5) Finally add salt into this and mix well. You could add peanuts or cashew nuts if you prefer. Goes well with most curries.
    • By loki
      Sweet Eggplant Pickle

      This is an Indian pickle, some would call a chutney, that I made up from several sources and my own tastes. It is based it on my favorite sweet brinjal (eggplant here in the US) pickle available commercially. It has onion and garlic, which are often omitted in some recipes due to dietary restrictions of some religious orders. It also has dates which I added on my own based on another pickle I love. I also used olive oil as mustard oil is not available and I like it's taste in these pickles. Use other oils if you like. This has more spices than the commercial type - and I think it's superior. I avoided black mustard seed, fenugreek, and cumin because almost all other pickles use these and they start to taste the same. One recipe from Andhra Pradesh used neither and I followed it a little. It's wonderful with all sorts of Indian foods - and also used for many other dishes, especially appetizers.
      SPICE MIX (Masala)
      4 Tbs coriander seeds
      3 hot chilies (I used a very hot Habanero type, so use more if you use others)
      18 cardamom pods
      2 inches cinnamon
      24 cloves
      1 1/2 Tbs peppercorns
      MAIN INGREDIENTS
      1 cups olive oil
      4 inches fresh ginger, minced fine, about 1/2 cup
      6 cloves garlic, minced
      1 large onion finely chopped
      3 lb eggplant, diced, 1/4 inch cubes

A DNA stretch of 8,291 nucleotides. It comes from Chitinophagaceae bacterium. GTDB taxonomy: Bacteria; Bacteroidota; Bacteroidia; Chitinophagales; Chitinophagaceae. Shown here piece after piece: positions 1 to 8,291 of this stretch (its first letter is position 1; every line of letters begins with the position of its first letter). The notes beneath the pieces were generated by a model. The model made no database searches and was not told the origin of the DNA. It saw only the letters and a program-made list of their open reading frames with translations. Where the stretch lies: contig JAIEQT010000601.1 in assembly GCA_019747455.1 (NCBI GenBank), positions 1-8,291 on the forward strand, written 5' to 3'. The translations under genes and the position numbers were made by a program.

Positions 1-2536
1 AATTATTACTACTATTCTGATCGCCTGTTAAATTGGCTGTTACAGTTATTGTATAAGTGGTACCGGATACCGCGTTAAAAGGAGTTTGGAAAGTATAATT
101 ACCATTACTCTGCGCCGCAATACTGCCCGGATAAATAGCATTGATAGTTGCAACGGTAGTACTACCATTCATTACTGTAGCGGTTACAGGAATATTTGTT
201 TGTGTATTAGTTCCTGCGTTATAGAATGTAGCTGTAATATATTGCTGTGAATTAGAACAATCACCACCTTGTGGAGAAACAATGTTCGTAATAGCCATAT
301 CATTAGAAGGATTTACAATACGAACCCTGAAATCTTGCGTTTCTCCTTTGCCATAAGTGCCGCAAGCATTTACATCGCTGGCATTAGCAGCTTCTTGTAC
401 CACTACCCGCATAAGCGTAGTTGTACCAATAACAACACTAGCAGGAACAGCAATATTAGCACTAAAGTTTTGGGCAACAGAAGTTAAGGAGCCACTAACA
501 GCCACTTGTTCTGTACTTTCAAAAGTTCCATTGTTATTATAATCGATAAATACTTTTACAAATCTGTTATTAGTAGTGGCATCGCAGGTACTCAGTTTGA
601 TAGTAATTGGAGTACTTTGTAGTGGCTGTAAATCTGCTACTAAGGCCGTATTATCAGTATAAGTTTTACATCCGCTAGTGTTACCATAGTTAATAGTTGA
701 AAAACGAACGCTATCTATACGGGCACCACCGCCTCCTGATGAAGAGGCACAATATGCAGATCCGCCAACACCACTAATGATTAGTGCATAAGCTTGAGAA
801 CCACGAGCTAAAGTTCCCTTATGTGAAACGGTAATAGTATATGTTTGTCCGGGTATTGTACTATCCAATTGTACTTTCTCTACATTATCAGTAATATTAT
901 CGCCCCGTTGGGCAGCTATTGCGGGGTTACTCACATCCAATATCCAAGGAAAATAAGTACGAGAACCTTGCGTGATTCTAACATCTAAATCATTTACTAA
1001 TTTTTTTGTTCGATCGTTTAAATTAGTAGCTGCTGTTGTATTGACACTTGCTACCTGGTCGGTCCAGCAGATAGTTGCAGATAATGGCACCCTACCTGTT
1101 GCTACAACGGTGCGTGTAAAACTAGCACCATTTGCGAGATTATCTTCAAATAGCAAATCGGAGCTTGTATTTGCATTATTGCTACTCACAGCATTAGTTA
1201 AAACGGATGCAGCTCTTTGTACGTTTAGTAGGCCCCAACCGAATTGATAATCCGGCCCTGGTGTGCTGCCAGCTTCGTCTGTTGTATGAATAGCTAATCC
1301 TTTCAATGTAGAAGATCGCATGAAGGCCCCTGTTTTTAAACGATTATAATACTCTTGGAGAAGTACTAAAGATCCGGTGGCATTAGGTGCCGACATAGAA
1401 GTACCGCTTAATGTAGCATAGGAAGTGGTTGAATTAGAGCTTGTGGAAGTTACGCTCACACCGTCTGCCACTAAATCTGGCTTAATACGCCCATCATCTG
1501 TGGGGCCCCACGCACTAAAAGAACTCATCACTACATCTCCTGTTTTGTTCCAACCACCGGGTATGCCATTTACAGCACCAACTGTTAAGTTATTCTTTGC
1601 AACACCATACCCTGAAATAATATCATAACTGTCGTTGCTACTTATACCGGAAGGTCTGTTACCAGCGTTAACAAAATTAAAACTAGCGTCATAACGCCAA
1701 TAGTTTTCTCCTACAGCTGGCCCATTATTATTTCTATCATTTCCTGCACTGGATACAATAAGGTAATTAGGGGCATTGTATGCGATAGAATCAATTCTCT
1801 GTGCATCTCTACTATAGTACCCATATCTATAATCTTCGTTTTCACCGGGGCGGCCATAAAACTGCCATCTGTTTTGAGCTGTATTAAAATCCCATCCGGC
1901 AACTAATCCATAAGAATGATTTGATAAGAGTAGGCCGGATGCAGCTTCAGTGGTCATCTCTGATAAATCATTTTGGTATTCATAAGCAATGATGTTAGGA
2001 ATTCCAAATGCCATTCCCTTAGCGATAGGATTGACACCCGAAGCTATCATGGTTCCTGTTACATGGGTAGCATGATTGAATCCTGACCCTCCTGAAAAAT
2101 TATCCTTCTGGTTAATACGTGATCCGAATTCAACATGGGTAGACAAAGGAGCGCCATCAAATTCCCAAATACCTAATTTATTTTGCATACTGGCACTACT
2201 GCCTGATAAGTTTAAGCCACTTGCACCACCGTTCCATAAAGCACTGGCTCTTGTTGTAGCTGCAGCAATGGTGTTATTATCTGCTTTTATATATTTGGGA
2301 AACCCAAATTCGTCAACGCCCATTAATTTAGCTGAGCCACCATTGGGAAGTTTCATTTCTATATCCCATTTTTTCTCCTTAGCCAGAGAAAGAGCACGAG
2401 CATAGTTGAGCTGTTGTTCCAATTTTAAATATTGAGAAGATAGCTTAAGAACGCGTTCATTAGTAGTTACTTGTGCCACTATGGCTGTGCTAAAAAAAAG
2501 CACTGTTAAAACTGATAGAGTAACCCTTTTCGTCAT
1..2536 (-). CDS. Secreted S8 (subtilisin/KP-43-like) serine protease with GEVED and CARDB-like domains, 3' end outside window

1/2 lb chopped dates
      1 1/2 tsp turmeric powder
      2 cups rice vinegar (4.3 percent acidity or more)
      2 cups brown sugar
      2 Tbs salt
      2 tsp citric acid
      Spice Mix (Masala)

      1. Dry roast half the coriander seeds in a pan till they begin to brown slightly and become fragrant - do not burn. Cool.

      2. Put roasted and raw coriander seeds and all the other spices in a spice mill and grind till quite fine, or use a mortar and pestle. Put aside.

      Main Pickle

      1. Heat half the oil and fry ginger till slightly browned, slowly.

      2. Add garlic, onion, and half the salt and fry slowly till these begin to brown a bit too.

      3. Add eggplant, turmeric, and spice mix (Masala) and combine well. Fry for about 5 minutes, stirring occasionally.

      4. Add rest of ingredients, including rest of the salt and olive oil and heat slowly to a boil.

      5. Boil for about 5 minutes. Add a little water if too thick - it should be nearly covered with liquid, but not quite - it will thin upon cooking so wait to add the water till heated through.